Dakota Datebook

Dakota Territory Governor Jayne

Wednesday, October 8, 2003

Today, in 1920, lightning killed the cow that Amidon farmer, Thorvald Olstad, was milking, but he escaped without injury. And in Embden, lightning struck and killed three horses hitched to a plow just moments after the driver walked away on an errand.

Today also marks the birthday of the first governor of Dakota Territory, William Jayne, who was born in 1826.

Days before President Buchanen left office in March of 1861, he signed an order that created the Dakota Territory, which comprised present-day North Dakota, South Dakota, Montana and the northern half of Wyoming. The new president, Abe Lincoln, was dealing with the Civil War and didn’t have a lot of resources to devote to the new territory. He needed a regional Governor, and Captain J. B. S. Todd, a Yankton lawyer, was the most obvious choice. But Todd was a cousin of

Mary Todd-Lincoln, and the president didn’t want to show favoritism. So instead he chose his 36-year-old personal physician, Dr. William Jayne.

Dr. Jayne had never been to Dakota Territory and neither had any of Lincoln’s other newly appointed officials. They had no idea where the new capital would be, but set out for Sioux City, Iowa, which was in the general direction of Dakota. On the way, Governor Jayne selected Yankton, “Captain Todd’s Town,” as the temporary capital of the new territory.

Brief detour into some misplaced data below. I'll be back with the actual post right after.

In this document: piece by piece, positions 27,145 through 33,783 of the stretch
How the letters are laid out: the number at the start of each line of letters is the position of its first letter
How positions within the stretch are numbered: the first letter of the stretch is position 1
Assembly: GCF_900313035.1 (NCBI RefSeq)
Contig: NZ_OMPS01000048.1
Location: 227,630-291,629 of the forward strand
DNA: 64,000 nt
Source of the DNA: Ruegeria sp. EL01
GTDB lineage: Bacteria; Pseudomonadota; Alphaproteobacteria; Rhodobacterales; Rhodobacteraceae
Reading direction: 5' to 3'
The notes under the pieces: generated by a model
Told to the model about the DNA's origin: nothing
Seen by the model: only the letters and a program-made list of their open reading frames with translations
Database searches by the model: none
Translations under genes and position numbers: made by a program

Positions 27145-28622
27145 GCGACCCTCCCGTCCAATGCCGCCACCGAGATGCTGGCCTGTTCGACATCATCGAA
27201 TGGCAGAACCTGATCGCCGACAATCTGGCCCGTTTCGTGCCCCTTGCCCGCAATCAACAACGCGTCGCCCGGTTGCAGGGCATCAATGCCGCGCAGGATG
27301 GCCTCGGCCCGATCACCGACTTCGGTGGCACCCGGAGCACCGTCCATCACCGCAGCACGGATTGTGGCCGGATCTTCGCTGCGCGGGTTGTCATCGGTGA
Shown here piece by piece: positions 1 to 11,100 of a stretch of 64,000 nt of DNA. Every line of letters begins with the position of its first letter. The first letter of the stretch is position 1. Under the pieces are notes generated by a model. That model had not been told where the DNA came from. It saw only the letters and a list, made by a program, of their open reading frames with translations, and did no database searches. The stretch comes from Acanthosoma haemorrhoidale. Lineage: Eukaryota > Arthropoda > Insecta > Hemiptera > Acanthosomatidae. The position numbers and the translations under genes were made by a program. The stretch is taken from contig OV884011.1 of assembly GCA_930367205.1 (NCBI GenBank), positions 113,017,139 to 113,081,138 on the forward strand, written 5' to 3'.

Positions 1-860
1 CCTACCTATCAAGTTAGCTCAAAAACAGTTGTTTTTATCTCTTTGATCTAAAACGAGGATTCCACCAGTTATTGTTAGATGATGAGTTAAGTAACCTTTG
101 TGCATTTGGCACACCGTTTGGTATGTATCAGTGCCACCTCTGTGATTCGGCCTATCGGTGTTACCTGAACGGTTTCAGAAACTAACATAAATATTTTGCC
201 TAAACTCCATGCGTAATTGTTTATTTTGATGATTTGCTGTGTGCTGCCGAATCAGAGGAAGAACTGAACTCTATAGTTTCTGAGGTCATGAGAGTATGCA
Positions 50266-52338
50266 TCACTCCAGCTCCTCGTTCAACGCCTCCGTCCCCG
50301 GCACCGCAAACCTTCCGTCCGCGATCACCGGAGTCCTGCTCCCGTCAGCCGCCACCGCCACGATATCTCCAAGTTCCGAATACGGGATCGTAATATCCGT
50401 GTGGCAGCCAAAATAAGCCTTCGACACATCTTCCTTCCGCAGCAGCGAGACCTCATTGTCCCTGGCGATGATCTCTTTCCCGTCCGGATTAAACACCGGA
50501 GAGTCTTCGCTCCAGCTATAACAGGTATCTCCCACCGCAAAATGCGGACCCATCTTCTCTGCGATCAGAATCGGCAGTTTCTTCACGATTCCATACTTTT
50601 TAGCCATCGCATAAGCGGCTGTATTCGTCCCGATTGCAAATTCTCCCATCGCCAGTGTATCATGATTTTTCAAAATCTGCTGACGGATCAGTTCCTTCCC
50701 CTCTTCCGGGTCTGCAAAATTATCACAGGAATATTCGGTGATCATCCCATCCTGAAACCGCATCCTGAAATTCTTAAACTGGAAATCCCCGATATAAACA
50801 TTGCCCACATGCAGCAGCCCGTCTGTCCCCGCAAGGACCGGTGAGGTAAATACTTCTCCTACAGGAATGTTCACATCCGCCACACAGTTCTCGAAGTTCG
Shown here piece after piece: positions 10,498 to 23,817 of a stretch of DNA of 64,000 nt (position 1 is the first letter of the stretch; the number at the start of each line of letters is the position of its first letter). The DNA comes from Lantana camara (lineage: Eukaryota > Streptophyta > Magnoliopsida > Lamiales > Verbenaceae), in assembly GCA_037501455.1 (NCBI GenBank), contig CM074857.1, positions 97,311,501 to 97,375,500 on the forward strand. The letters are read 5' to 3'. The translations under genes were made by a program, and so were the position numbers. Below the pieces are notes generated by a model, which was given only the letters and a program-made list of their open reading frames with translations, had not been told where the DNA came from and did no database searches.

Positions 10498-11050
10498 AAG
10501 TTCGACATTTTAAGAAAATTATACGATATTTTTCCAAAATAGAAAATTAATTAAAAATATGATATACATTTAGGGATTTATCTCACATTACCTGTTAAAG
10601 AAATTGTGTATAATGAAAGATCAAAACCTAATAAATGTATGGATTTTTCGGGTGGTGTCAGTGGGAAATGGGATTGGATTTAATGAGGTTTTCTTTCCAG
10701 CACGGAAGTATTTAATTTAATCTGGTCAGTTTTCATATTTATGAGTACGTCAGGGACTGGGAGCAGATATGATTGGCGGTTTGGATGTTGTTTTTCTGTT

Land speculators, Native Americans, trappers, lawyers and soldiers greeted the Easterners when they arrived. Yankton was a settlement of tents, sod houses and log huts sheltering about three hundred people, mostly bearded young bachelors armed with pistols, rifles and knives.

The officials booked rooms on Broadway at the Ash Hotel, which was little more than a large room with dirt floors. Blankets and hides divided the sleeping quarters into private compartments, and two or three men shared each bed.

For the first six months in Dakota Territory, Governor Jayne shared a bed with Attorney General Gleason, and a cramped log cabin served as the governor’s executive office.

The first political campaigns included mass meetings, torchlight parades, fierce debates and free-for-all fights, but finally the members of the first Dakota Assembly members were elected. That March, the Legislature convened in a clapboard house and the Senate in a small church. Of the thirteen members of the House, only six were over thirty years old. Few legislators were farmers, and in fact, not many of the first Dakota lawmakers believed farming would be of much importance in the Territory.

Parliamentary procedure of the Assembly allowed pistol shots for getting the Speaker’s attention, and the meetings soon got out of hand. When the first Speaker of the House, George Pinney, learned that his political enemies planned to throw him out the window, he asked Governor Jayne to station soldiers in the House. The House members resented the restrictions on their powers and walked out in protest. Speaker Pinney resigned, and a 22-year old army officer took his place.

By the following year, Governor Jayne had had enough. He resigned as territorial governor and went back to Illinois, where he later became Mayor of Springfield.

Dakota Datebook written by Merry Helm

This text and audio may not be copied without securing prior permission from North Dakota Public Radio.

This text and audio may not be copied without securing prior permission from Prairie Public.

Dakota Datebook is a project of Prairie Public, in partnership with the State Historical Society of North Dakota, with funding from the North Dakota Humanities Council.

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